As students enter the class and get their folders they are directed to read the agenda on the board and more specifically the Activator which give the directions: “Think of someone you admire and write 2-3 character traits that would tell me about this person.”
I will be focusing on character development today so I want my students to start thinking of character traits and character development before I jump into the text. I refer to their activator during the Student Learning Activity part of the lesson.
By the time students leave the sixth grade they generally understand the main concept of characterization in literature but because my ninth grade repeaters have gaps in their learning, I need to review characterization and add creativity to the lesson. My students are reviewing character terms that they learned from middle school, but are using these skills as building blocks to later evaluate character development and how characters advance the plot in future lessons RL.9-10.3.
This lesson's learning objective translates into students being able to analyze the techniques that authors use in order to describe characters. This is a concept I like to cover at the beginning of the school year so that students can have more meaningful discussions as we move into our novel units throughout the year. Analyzing complex text is one of the ELA common core shifts.
I use a Power Point presentation on Characterization to teach and review the Five Methods for Creating Characters. I included a power point to support my visual learners abilty to see and comprehend the learning. After reviewing slide #2, I ask students to place the character traits they listed during the Activator of a person they admire, into one of the categories, i.e. speak, appearance, etc.. Next I use the Power Point Guided Discussion using a familar text "Rip Van Winkle" as examples of each of the Five Methods for Creating Characters.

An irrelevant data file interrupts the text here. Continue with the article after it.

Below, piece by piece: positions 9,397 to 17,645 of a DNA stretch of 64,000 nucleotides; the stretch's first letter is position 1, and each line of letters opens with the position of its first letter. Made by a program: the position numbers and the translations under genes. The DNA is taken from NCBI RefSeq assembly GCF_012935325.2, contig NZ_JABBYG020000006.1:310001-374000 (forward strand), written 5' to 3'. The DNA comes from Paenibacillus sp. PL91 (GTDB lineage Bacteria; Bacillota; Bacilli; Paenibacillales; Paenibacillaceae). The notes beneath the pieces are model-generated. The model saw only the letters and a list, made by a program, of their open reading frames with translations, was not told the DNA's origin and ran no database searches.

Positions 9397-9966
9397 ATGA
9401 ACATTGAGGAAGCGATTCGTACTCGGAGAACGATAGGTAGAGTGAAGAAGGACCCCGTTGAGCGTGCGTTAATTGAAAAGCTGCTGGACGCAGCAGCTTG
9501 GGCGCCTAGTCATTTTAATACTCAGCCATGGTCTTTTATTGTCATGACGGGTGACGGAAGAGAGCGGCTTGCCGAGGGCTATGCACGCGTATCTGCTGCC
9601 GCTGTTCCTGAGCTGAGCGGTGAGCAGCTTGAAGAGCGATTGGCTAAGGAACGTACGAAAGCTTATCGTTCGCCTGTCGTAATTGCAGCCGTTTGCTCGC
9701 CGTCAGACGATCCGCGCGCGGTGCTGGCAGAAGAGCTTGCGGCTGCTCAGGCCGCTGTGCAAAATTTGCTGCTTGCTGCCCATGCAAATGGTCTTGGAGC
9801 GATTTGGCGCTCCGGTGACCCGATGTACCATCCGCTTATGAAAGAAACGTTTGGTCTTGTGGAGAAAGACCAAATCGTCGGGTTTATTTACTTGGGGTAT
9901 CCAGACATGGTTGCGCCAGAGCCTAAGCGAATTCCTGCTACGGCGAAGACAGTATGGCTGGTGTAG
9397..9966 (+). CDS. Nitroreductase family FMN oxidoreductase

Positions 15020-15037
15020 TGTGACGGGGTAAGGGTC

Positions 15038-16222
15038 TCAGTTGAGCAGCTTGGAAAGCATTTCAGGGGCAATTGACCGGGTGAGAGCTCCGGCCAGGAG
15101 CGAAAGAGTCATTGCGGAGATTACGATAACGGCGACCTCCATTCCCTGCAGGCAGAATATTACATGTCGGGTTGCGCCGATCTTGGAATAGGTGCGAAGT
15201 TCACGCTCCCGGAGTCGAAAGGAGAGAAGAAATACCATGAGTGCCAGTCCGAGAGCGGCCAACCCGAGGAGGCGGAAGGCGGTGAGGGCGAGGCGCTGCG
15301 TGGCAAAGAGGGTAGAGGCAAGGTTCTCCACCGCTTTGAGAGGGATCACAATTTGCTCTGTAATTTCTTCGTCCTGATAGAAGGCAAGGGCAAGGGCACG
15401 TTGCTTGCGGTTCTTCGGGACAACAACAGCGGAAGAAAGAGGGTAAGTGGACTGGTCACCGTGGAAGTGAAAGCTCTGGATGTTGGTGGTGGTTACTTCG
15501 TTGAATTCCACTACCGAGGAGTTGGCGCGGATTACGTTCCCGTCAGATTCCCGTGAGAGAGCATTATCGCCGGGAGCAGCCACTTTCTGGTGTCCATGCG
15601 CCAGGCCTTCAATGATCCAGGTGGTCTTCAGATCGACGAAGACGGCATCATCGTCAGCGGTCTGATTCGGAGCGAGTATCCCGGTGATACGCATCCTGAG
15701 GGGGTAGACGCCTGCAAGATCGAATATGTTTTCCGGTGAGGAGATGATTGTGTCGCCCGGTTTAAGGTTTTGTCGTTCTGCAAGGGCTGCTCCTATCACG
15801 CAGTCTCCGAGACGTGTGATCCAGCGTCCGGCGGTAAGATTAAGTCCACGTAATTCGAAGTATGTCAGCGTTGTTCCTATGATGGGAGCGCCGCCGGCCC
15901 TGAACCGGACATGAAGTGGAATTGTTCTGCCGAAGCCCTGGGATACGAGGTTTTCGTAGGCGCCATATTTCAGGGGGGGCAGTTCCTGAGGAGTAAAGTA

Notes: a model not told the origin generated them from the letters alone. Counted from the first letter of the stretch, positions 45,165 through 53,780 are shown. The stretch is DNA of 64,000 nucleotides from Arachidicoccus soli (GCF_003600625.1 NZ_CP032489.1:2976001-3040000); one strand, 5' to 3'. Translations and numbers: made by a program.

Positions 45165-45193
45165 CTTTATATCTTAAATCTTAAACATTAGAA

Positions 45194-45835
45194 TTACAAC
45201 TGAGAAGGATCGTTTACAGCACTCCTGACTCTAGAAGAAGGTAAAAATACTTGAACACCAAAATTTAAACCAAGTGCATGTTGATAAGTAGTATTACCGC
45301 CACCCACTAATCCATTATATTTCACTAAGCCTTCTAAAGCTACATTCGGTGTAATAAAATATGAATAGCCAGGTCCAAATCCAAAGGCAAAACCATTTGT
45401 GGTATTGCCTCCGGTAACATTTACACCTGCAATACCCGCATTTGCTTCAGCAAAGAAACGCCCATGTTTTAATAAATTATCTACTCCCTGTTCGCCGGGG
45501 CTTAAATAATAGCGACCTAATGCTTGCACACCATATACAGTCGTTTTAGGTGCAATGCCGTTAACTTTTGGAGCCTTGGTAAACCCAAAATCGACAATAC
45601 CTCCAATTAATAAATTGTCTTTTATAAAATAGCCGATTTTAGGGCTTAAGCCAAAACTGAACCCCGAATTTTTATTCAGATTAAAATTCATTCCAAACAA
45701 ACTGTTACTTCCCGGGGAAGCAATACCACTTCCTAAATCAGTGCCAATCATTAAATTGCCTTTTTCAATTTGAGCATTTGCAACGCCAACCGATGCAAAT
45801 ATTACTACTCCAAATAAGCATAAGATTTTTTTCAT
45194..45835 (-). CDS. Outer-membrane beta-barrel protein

Students are given the Five Methods for Creating Characters worksheet. Using the story "Sucker," they locate examples in the story that describe the main characters, Pete and Sucker. Using my docucamera, I model how this is done by using the first Speaking trait. I use a "Think-A-Loud" reading strategy to demonstrate my thinking while finding the example in the story and providing the paragraph's number, quoting the sentence that explains how or what that example teaches us about Pete or Sucker.
Carousel Reporting Activity
After students have completed the activity I divide students into five groups of three or four in a group and assign each group a method for creating characters which is written as a heading on chart paper taped to different areas of the classroom. One piece of chart paper is labeled Speak, and other Appearance and so on. Each group first discusses then a reporter writes on the chart paper a piece of evidence from the text SL.9-10.1. After a specified amount of time (2-3 minutes) groups move to another chart, read, discuss and write additional examples of specific method they found in the text. This is repeated until all groups have read and added their examples. I think cooperative learning strategies in the classroom is a creative and motivating way to help students learn. I use Carousel Reporting activity to activate students’ prior knowledge as well as knowledge they gained during this lesson, while engaging them physically in the learning process.
My Wrap-Up activity was an Exit Slip. I asked student to write 1 thing they learned, 1 thing question they have, and 1 comment on character analysis. I will read their exit slips and group similar questions which I will address the following day. I don't expect them to always "get it" the first, second and sometimes third time around. Re-teaching and re-doing is an integral part of my teaching and my students learning.